Practically every scientist uses statistics--from pharmacologists employing regression to understand the relation between the dose of a drug and its effects in the body, to agronomists using analysis of variance to test which fertilizer makes crops grow fastest. Thanks to VassarStats , created by psychologist Richard Lowry of Vassar College in Poughkeepsie, New York, anyone can now use the most popular statistical tests to analyze their data--free of charge.
Lowry began building Internet-based stats programs back in 1988 after growing "annoyed" with the cost of commercial software. His site offers an easy-to-use statistical package with bread-and-butter procedures such as linear regression, one-way and two-way analysis of variance, and the Mann-Whitney, chi-square, and t tests--as well as some more unusual procedures. Users can type in numbers or import data from a spreadsheet. The site also features simulations and demonstrations to teach statistical principles.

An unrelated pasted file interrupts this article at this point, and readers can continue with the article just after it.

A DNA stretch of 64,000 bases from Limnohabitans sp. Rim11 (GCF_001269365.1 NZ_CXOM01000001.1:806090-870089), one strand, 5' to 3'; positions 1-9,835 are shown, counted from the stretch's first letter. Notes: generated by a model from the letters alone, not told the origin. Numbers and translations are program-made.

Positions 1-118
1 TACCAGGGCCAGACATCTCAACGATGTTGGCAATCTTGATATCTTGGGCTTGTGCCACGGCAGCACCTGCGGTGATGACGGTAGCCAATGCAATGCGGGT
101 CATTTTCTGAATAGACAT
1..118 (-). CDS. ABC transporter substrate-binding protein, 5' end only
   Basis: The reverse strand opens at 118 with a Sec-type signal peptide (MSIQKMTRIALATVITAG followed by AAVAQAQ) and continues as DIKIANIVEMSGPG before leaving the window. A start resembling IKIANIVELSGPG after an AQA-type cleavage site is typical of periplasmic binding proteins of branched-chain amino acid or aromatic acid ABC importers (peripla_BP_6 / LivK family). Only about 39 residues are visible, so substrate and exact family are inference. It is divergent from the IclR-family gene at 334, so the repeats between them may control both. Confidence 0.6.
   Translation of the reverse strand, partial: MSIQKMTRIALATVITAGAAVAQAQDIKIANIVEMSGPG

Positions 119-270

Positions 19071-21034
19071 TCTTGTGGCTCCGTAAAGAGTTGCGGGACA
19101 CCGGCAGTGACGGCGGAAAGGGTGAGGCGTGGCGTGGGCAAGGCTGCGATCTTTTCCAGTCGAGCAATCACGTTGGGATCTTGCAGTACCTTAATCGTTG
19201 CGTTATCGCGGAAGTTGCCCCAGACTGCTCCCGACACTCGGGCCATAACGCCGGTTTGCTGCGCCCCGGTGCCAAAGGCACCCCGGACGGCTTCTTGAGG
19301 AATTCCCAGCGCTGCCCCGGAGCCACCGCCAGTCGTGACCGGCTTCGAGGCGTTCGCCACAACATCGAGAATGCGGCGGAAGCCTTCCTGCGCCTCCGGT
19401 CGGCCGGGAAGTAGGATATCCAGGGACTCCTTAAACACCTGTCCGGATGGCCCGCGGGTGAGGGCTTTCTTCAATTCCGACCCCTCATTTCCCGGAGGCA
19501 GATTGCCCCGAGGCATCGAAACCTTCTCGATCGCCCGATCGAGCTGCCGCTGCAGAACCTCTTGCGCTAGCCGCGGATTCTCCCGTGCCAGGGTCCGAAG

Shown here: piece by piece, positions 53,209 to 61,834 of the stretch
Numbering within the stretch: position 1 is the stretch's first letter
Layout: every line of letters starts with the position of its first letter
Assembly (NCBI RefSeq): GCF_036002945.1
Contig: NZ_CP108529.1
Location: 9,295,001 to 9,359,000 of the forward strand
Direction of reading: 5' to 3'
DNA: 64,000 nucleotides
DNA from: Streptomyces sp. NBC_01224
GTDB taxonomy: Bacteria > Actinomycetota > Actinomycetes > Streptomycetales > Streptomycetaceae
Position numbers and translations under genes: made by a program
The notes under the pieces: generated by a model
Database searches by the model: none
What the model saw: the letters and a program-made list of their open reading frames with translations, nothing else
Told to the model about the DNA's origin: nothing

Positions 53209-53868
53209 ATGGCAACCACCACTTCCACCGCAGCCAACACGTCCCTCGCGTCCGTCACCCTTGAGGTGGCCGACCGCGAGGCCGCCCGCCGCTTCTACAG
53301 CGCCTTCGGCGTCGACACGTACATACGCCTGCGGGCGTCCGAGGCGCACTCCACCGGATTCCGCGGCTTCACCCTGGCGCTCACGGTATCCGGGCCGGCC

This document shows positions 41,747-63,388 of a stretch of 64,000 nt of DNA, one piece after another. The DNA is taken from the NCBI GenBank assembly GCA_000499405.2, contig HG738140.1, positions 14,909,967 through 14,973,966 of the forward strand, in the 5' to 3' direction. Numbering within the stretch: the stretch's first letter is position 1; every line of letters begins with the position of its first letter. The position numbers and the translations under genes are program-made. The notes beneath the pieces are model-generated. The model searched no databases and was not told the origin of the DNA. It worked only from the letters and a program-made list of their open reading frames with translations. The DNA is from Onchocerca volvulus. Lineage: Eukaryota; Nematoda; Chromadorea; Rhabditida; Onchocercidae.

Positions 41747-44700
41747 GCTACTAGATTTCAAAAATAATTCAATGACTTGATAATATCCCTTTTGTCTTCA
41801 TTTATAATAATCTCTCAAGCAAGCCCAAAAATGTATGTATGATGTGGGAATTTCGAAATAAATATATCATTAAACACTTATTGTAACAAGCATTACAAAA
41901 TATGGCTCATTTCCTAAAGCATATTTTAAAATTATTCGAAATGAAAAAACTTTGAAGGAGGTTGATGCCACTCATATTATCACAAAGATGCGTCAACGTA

Indeed, Lowry strives to demystify the "magic rituals" behind the process. Instead of simply displaying a final P value--the odds of getting a significant result by chance if the experiment were repeated many times--the output includes intermediate results and offers cautions about possible misinterpretations. To find out more, novices and experts alike can page through Lowry's lucid 17-chapter Web textbook.